At lakes that include residential development, government regulations usually forbid the construction of homes below a lake's maximum elevation.


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Minimum Elevation | LakeLubbers

This is a lake's lowest water level, measured by the lake's surface distance above sea level, that can be reasonably expected to occur. Low lake levels can occur due to deliberate seasonal draw downs for irrigation or impending snow melt, reduced water inflows, drought and evaporation, residential or commercial water demands, and hydropower generation.

Some lakes' minimum and maximum elevations are virtually the same. Lakes that generate hydropower may vary by several feet - according to power demand. Lakes whose primary purpose is to prevent flooding can seasonally vary by 100 feet or more.

When some lakes reach their minimum elevation, their boat ramps may not be long enough to permit boat access - and boats docked on shallow parts of the lake may end up on dry ground. In those cases, kayakers and shore-based anglers may be among the few happy recreational users of the lake.


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Normal Elevation | LakeLubbers

This is a lake's normal water level, measured by the lake's surface distance above sea level. For a reservoir, this water level is also known as "full pond" or "full pool".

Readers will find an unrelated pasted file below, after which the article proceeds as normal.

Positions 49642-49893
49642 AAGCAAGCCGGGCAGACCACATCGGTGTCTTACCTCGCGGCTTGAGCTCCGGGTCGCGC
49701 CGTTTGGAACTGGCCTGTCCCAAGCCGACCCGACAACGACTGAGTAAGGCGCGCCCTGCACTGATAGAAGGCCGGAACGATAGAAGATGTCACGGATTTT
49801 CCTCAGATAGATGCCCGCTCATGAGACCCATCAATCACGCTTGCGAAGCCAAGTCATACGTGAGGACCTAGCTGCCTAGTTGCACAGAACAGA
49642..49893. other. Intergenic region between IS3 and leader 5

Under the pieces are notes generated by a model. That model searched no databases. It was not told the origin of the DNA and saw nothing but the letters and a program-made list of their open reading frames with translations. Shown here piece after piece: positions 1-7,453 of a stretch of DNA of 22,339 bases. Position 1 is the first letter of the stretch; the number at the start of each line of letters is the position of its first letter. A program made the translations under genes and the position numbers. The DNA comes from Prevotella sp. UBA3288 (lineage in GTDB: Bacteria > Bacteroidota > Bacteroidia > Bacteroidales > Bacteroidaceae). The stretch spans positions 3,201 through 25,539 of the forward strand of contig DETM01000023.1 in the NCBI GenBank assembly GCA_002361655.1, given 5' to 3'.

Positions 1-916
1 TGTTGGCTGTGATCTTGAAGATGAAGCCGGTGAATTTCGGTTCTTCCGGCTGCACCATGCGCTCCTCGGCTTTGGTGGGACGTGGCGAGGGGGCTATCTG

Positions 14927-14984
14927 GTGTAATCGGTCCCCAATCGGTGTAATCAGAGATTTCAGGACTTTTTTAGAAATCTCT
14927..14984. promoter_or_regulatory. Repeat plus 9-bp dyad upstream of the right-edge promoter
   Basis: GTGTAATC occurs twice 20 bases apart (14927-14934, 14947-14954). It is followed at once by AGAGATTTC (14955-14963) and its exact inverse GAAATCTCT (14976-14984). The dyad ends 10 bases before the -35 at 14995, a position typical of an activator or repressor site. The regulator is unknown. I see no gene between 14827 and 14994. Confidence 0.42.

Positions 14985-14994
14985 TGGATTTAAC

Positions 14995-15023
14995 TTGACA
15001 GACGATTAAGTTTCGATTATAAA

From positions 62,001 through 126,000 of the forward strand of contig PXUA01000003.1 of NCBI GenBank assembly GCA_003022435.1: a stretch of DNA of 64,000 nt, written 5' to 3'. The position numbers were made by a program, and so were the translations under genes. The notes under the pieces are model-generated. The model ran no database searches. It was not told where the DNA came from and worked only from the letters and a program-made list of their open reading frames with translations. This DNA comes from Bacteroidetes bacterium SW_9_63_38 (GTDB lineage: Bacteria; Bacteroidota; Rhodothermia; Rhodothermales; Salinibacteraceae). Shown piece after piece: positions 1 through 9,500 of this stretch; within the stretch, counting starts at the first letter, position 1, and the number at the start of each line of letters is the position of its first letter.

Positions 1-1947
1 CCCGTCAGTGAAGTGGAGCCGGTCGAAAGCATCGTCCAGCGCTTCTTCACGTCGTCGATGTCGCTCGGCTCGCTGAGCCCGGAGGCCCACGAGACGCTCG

You can find many of the world's highest-elevated lakes on LakeLubbers. Lakes with the lowest elevations (known by LakeLubbers) are shown on the final page of that list.


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Shoreline Length | LakeLubbers

This is the length of the exterior shoreline around a lake - measured at the lake's normal elevation. The shoreline length can be considerably shorter or longer when lake water levels are lower or higher than normal.

A lake with many coves has a much longer shoreline than a lake of similar surface area that is nearly circular in shape.

When known, the shoreline miles that we report in our statistics include only the lake's exterior shoreline, and exclude the shorelines of islands located within a lake's boundaries. In lakes with many islands, those islands' combined shorelines may exceed a lake's exterior shoreline.

You can find many of the world's longest-shoreline lakes on Lakelubbers.